As I reflected on this word later, I slipped back in my mind to my confirmation classes which began almost exactly 60 years ago. The clergyman who taught us gave us a single word explanation of this word ‘holy’. He said it meant ’separate’. I discovered later that this is not a bad translation of the Hebrew word for holy – ‘qodesh’. When Isaiah has his vision in chapter 6, the word ‘holy’ is repeated three times to emphasise a sense of distance between God and humanity. This word ‘qodesh’ was also able to convey his profound sense of awe and wonder felt because of the unexpected vision. These words of Isaiah have inspired much liturgical writing. The Eastern Orthodox liturgy is far more explicit in presenting God as a transcendent, even terrifying reality. The words of the hymn ‘Let all mortal flesh’ convey this Orthodox emphasis. The hymn, a translation of words from the 5th century St James’s liturgy, tells us to ‘keep silent and in fear and trembling stand’. These words convey something of the way that worship for early Christians was an experience which evoked, if not terror, certainly profound humility and respect.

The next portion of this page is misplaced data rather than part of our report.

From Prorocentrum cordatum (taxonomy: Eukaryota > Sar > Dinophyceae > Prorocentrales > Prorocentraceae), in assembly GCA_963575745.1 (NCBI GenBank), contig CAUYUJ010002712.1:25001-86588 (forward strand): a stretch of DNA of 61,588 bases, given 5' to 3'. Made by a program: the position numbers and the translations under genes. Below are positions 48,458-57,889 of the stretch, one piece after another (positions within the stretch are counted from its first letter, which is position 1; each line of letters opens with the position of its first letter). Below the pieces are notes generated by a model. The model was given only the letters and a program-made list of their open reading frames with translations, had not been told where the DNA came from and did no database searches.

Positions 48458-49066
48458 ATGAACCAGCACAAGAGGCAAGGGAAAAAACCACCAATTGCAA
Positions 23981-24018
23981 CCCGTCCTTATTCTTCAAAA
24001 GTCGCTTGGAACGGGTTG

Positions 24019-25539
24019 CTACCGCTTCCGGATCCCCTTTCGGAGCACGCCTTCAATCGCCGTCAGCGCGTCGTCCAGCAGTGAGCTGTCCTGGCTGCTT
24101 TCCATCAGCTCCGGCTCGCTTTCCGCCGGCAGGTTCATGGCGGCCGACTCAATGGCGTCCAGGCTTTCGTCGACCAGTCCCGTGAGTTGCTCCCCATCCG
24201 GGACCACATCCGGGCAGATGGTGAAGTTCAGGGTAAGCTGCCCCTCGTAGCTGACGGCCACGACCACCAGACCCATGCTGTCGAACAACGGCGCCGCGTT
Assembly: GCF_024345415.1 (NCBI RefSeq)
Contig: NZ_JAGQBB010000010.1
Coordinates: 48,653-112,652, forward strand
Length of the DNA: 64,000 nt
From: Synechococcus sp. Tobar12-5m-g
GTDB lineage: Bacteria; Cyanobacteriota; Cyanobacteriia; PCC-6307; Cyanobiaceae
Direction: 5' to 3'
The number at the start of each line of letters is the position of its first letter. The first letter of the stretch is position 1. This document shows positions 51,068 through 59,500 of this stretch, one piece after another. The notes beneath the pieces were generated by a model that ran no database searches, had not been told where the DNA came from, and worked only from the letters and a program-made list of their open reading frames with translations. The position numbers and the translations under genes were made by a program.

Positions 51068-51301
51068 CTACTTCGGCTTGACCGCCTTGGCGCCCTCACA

This understanding of the meaning of holiness has affected my appreciation and understanding worship ever since childhood. It never seemed strange to me as a child that the clergy, dressed in their fine robes, were a long way away from the congregation. Still less did I find it strange that the Orthodox clergy were not only at some distance from the people, but even behind a physical barrier, the iconostasis. I remember being rebuked by an Orthodox priest for disrespect because I sat with my legs crossed in the altar area, even when a service was not taking place. The sense of separateness or holiness pertained to that area of the church even when there was no liturgical action taking place.